2019-03-12 21:48

    Illustrations by "Phiz" (Hablot Knight Browne) for 'Bleak House' - ... Jarndyce y Jarndyce se arrastra. Este pleito de espantapájaros se ha ido complicando tanto con el tiempo que ya nadie recuerda de qué se trata. Quienes menos lo comprenden son las partes en él, pero se ha observado que es imposible que dos abogados de la Cancillería lo comenten durante cinco minutos sin llegar a un total desacuerdo acerca de todas las premisas. Durante la causa han nacido innumerables niños; innumerables jóvenes se han casado; innumerables ancianos han muerto. Docenas de personas se han encontrado delirantemente convertidas en partes en Jarndyce y Jarndyce, sin saber cómo ni por qué; familias enteras han heredado odios legendarios junto con el pleito. El pequeño demandante, o demandado, al que prometieron un caballito de madera cuando se fallara el pleito, ha crecido, ha poseído un caballo de verdad y se ha ido al trote al otro mundo. Las jovencitas pupilas del tribunal han ido marchitándose al hacerse madres y abuelas; se ha ido sucediendo una larga procesión de Cancilleres que han ido desapareciendo a su vez; la legión de certificados para el pleito se ha transformado en meros certificados de defunción; quizá ya no queden en el mundo más de tres Jarndyce desde que el viejo Tom Jarndyce, desesperado, se voló la tapa de los sesos en un café de Chancery Lane, pero Jarndyce y Jarndyce sigue arrastrándose monótono ante el Tribunal, eternamente un caso desesperado.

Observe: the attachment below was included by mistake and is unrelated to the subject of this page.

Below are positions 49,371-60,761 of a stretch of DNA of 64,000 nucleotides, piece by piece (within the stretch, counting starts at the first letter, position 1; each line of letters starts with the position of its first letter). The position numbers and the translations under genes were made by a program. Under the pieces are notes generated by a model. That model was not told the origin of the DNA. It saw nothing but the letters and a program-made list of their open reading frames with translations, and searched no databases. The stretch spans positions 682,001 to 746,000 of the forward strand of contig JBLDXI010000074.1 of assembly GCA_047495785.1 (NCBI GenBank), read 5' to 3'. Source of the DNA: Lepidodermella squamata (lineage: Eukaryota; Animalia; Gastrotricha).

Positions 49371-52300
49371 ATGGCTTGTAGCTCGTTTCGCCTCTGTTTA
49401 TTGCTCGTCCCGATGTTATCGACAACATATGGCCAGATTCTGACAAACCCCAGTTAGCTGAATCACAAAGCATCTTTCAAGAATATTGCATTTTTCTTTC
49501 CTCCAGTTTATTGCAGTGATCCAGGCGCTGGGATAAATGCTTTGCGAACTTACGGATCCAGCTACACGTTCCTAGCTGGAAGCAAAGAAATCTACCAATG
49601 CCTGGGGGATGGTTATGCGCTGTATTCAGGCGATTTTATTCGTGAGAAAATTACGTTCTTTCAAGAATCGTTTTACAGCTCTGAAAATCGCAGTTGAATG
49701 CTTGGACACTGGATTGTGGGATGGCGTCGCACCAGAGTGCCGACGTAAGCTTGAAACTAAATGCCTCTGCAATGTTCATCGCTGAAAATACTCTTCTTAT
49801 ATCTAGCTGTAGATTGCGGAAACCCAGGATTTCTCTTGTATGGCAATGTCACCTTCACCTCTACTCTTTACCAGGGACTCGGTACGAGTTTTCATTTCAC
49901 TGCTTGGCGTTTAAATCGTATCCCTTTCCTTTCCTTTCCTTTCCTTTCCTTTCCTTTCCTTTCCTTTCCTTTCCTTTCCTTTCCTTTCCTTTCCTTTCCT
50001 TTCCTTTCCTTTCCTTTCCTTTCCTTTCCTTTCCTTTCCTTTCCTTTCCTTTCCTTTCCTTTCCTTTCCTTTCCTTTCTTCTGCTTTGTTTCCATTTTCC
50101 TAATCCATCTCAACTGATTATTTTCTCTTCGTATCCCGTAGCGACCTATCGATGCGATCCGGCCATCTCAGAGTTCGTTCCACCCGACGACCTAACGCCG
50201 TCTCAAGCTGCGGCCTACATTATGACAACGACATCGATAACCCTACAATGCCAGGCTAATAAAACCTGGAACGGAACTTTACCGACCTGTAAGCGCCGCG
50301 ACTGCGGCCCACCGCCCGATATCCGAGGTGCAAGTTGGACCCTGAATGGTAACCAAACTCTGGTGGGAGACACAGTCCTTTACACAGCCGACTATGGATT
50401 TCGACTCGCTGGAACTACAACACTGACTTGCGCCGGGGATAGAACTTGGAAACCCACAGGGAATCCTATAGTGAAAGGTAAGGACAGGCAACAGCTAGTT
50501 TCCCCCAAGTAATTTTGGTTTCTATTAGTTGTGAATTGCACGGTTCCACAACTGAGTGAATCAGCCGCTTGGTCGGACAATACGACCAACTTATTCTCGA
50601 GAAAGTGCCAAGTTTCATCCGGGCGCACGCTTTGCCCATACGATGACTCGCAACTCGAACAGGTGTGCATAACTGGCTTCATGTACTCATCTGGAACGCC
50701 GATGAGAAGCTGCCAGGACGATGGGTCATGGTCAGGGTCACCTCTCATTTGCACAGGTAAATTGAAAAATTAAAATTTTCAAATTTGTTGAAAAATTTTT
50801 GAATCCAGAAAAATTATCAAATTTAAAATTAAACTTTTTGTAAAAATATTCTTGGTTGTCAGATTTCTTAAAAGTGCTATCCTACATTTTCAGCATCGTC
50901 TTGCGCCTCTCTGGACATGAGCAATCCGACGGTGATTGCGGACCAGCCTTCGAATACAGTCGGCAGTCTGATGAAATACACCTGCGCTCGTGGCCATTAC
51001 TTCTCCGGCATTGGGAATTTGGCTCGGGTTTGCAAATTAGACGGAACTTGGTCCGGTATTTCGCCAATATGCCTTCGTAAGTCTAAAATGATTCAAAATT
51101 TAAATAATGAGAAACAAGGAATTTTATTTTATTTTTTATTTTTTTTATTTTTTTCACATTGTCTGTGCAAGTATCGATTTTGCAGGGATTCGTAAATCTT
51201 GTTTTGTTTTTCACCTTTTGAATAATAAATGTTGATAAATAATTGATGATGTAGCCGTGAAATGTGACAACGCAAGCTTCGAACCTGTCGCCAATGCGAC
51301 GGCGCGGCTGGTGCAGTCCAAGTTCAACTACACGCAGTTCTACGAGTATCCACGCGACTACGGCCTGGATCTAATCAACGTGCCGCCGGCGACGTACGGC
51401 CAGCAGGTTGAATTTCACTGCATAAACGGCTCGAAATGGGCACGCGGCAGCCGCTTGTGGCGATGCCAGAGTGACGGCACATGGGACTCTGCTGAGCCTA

• Paula W
    2019-03-05 00:43

    This novel is a fucking masterpiece. I'm not sure what else to say, but I'll keep typing and see what comes out of my blown mind and into my fingertips on the keyboard.There was so much going on here:1.) A serious criticism of the Chancery Court system, where court cases took so long to complete that people were born, people died, the money in very large estates was completely used up, and parties to the cases who devoted their lives to pushing toward a conclusion of their cases went crazy or withered away.2.) A serious discussion on philanthrophy and charity. What do we do with the less fortunate? Are they the responsibility of the government? Or should private citizens help them, even to the detriment of their own families? Are people in other countries more deserving of our charity than those right outside our door, eating a crust of bread on the doorstep of the church where people are having meetings about sending missionaries to Africa?3.) A serious look at the class system, at love, at friendship, at duty, at selflessness, at honor, at family, at villains, at heroes, at wannabe heroes, at leeches, and at those who might be the center of the story and might also be the piece that completes several different puzzles if only we didn't see them as outsiders.There are dozens (yes, dozens) of characters in the novel. I have read a few reviews that said it was difficult to keep up with all the characters, but I didn't have that problem. To my great pleasure, Dickens created some amazing characters here. For me, each one was a separate and distinct person with different ideas, thoughts, and even facial expressions from any other character. I could see them in my mind. I saw them grow. I saw them regress. I saw them to not be quite what I thought they were at the beginning. I laughed with them, I cried with them, and I cried for them several times. Once or twice, I cried for myself. At 1,087 pages, this wouldn't normally be a book I would recommend to everyone. But you need to go read this. It will change your life. It changed mine. And don't be intimidated by the title; Bleak House is anything but bleak, and I think that's only a tiny part of the brilliance of this book.

  • Garythe Bookworm
    2019-03-15 17:45